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Microscale distributions of phytoplankton: Peeping into the planktonic bedroom

Peter Franks, Ph.D.
Scripps Institution of Oceanography

Wednesday, September 17, 2003
Pacific Forum 3:00 p.m.

It has long been recognized that microscale (<1 m) patches of plankton must exist and play an important role in the dynamics of the planktonic ecosystem. However, observing and quantifying the scales of patchiness has always been limited by technology. Peter Franks and colleague Jules Jaffe have designed and built a free-falling imaging fluorometer system for observing the microscale distributions of phytoplankton. By using a thin sheet of laser light, phytoplankton fluorescence can be stimulated and then imaged with a sensitive CCD camera.  With the 300 micron resolution, individual phytoplankton cells can be identified. In vertical profiles of images, cell counts can be performed with centimeter vertical resolution over 90 m depths, and thin (10 cm thick) layered structures have been observed throughout the water column. This instrument is giving an exciting new view into the spatial and temporal structures of the planktonic community.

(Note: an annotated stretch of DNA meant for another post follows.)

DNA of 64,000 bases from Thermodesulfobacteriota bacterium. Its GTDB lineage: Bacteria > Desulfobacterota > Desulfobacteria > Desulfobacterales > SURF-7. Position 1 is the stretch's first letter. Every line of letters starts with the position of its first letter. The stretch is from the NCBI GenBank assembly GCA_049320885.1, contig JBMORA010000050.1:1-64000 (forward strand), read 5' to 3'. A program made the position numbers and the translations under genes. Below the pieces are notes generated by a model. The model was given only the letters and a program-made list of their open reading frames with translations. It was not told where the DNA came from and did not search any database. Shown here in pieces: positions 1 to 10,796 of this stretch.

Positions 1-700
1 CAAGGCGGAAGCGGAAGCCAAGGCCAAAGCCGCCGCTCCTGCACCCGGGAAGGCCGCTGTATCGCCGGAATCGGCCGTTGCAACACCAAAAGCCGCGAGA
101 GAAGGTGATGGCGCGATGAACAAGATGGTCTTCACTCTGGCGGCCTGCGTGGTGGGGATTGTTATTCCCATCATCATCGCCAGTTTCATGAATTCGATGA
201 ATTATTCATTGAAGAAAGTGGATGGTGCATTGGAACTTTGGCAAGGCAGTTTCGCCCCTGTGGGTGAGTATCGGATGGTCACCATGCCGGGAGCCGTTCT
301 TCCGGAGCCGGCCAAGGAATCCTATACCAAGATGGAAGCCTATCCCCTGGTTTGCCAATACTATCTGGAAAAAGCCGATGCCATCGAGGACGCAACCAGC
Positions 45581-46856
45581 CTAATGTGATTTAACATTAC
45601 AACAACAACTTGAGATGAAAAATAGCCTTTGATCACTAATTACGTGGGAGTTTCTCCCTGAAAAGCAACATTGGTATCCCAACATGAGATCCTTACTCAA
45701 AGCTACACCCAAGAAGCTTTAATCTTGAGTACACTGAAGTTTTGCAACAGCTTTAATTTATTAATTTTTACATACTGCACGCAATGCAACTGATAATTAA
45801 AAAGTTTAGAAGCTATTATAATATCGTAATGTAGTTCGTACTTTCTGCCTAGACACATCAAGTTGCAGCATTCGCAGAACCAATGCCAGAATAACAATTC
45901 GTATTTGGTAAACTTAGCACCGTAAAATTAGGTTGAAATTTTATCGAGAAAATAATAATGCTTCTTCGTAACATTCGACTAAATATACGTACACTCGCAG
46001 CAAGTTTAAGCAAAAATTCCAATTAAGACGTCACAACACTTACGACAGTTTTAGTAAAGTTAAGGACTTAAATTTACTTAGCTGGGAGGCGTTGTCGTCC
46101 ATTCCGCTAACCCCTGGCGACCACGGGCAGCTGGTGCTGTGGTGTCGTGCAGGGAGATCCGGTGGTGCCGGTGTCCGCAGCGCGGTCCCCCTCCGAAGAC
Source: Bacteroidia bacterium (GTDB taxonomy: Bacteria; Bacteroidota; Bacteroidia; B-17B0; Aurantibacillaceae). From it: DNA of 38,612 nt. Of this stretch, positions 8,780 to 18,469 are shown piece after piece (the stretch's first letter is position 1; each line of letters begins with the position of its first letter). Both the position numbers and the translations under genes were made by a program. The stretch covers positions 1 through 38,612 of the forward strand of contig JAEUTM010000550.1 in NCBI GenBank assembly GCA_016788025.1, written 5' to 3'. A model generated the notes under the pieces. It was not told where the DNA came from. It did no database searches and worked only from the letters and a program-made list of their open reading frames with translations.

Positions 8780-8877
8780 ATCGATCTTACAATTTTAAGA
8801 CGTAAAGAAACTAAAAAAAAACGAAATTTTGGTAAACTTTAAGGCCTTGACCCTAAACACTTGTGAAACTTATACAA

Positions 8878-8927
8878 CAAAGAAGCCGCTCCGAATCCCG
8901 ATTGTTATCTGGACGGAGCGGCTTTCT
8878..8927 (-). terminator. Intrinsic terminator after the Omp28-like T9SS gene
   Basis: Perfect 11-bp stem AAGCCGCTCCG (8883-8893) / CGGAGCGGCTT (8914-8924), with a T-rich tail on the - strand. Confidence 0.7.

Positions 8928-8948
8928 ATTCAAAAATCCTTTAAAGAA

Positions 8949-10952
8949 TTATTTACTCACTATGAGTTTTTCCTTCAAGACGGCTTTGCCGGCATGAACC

Next: Seasonal dynamics of phytoplankton and zooplankton biomass off Monterey Bay, California